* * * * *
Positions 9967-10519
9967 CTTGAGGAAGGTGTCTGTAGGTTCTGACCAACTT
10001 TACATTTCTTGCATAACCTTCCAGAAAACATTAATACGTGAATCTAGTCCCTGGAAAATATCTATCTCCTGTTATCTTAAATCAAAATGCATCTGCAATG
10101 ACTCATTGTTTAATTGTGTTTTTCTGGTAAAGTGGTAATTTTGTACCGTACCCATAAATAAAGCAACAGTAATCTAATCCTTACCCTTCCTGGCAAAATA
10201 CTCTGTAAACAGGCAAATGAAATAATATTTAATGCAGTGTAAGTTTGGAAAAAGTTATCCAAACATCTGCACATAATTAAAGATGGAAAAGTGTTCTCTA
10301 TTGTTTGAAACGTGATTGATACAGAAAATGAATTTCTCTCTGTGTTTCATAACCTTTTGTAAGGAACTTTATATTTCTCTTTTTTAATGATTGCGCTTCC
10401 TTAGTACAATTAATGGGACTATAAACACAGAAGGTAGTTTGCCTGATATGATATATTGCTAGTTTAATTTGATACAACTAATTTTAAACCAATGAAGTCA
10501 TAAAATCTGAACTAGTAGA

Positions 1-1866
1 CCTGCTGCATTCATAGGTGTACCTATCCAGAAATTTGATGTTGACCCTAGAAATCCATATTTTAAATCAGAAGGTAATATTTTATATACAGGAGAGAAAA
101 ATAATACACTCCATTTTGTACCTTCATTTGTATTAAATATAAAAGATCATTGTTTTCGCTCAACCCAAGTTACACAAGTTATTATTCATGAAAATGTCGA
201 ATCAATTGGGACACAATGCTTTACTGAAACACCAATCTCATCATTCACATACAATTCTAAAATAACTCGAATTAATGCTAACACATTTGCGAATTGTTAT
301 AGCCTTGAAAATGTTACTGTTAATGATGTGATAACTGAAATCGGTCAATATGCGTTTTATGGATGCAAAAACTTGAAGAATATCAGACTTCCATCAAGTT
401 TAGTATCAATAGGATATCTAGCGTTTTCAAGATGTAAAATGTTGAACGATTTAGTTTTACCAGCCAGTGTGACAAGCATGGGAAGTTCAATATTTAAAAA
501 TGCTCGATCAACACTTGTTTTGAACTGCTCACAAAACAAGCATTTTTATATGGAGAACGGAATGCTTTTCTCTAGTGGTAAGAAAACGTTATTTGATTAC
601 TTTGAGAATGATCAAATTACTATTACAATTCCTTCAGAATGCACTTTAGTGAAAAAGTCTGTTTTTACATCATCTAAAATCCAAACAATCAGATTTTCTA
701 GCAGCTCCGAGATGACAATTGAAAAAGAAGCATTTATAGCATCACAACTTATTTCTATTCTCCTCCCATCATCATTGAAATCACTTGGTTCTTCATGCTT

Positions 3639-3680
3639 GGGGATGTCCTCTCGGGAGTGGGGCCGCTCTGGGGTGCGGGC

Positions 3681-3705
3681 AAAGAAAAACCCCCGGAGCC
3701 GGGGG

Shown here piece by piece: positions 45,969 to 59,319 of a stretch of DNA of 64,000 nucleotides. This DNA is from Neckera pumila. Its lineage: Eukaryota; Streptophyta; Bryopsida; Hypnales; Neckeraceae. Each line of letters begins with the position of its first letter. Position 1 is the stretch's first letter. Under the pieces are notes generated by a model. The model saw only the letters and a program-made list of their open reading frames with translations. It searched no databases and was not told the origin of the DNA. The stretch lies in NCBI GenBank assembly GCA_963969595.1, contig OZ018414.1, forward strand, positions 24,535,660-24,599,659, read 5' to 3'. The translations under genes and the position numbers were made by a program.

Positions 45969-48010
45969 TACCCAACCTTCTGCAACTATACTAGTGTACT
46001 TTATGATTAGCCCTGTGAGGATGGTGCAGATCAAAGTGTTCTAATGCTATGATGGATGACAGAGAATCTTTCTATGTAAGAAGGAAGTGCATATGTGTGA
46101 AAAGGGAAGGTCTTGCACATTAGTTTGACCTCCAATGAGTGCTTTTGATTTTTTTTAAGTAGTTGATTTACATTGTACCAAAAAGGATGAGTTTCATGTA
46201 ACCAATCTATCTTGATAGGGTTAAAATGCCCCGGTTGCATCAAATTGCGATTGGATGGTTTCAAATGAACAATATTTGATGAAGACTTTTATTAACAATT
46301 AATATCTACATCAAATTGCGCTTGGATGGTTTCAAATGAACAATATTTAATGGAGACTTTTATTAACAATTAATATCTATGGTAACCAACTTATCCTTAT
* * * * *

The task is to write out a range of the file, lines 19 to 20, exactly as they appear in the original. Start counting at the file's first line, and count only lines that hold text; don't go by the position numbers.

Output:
3639 GGGGATGTCCTCTCGGGAGTGGGGCCGCTCTGGGGTGCGGGC

Positions 3681-3705